For the Barbershop style to work, the melody needs to meet a number of musical criteria. In particular, it needs to follow the Circle of Fifths which is a precisely defined sequence of chords relating each one to the next. From about the middle of the 1970s onward, our popular music largely rejected this model in favour of a more rhythmic, less melodic and more chant-like structure. This resulted in there being fewer popular melodies suited to Barbershop arrangements. Nevertheless, there are still plenty of songs out there worth the time and trouble to learn and perform well.

In the USA, the Barbershop Harmony Society, the national association for American barbershop, and successor to SPEBSQSA, has a catalogue of about 6,300 titles / arrangements available in the USA, many of which are also available (copyright) in the UK. So there is no shortage of material, and there are many arrangers keen to increase this number whenever publishers will allow.

Could I sing Barbershop?

Well, if you read this far you must be interested, so that's a good start. If you already sing in a choir then chances are you have a decent voice and can sing in tune. You do not need to be able to read music, although it can help in learning the songs. We supply learning tracks for each part so you can learn the basics at home. We do not expect people to know or understand Barbershop, so we will teach you all the tricks and wrinkles that go to making a Barbershop singer.

A few of us have sung Barbershop before, but most of us were new to it when we joined. Some sang in other choirs. Some have only done Karaoke. So you see, you don't need to be an expert to join us! Our ages range from 21 to 78, although it makes little difference if you can sing. But you will have to get up on stage with a bunch of good blokes and entertain the audience, and if you can enjoy singing while you are at it, why wouldn't you?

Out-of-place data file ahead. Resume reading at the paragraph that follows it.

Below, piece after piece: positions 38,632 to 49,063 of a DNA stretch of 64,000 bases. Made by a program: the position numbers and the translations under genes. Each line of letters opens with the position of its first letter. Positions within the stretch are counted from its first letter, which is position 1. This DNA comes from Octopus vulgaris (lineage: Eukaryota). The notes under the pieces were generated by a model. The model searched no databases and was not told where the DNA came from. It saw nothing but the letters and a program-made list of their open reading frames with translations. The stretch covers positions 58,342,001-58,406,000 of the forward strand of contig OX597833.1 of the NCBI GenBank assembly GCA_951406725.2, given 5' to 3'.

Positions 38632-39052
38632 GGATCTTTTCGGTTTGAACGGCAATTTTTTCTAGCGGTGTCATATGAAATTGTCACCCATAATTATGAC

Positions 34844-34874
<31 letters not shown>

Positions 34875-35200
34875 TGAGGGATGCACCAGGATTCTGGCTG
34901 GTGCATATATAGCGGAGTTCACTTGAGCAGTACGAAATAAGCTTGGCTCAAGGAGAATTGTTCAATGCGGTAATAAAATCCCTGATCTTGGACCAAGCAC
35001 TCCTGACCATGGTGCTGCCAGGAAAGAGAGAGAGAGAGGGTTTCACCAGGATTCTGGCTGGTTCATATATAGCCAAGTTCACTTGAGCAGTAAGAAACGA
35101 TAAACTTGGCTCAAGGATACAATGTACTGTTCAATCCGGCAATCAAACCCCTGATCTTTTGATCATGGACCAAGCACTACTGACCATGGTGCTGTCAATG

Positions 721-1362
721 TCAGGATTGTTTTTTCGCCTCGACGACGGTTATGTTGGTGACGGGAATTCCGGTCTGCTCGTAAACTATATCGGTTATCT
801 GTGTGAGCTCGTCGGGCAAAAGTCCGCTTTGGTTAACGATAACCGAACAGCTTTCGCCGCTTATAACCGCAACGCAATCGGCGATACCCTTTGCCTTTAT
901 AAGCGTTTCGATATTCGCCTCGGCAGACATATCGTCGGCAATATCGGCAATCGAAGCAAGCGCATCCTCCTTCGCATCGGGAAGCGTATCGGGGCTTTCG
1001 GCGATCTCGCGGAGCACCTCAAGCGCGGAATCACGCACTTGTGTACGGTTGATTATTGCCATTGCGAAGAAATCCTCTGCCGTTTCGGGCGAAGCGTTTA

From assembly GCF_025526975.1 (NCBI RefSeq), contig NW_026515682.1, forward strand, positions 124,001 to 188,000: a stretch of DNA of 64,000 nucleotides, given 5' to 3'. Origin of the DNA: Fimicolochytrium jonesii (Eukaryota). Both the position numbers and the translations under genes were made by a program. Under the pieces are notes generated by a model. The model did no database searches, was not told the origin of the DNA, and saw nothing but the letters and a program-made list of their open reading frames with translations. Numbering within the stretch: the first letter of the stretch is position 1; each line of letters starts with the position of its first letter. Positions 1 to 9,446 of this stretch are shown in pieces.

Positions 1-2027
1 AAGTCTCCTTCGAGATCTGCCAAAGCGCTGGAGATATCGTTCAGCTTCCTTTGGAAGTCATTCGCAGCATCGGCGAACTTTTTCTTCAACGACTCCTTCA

When do you meet?

We rehearse on a Tuesday, every week. Typically, we spend a couple of hours singing or learning our craft, with a break in the middle to allow us to catch our breath and have a chat. We come from all over the County and beyond, but have got to know each other over the few years we've been singing. We like to perform for an audience about 5 or 6 times a year, for private functions and parties, and we like to get out around the local towns and perform for the general public as well.

The highlight of our year is the National Convention when 30 to 40 Barbershop Choruses and a couple of dozen Quartets compete for the UK Championships over a weekend at the end of May. It's a great chance to hear excellent close harmony singing, and a good opportunity to measure our performance against the best in the country.

How do I join?

Do get in touch if you would like to try your hand at singing four part close harmony. Four new men joined us last year, and we have two probationers already this year, but we are always looking for new members. So, if you can sing in tune and fancy having a go at singing close harmony – this could be the group for you.

For more information please email us at:

If you just want to turn up, please let us know in advance and we can expect you. So call or text the Secretary, Chris Hamilton, on: 07855 446182

Leave a message if there is no reply.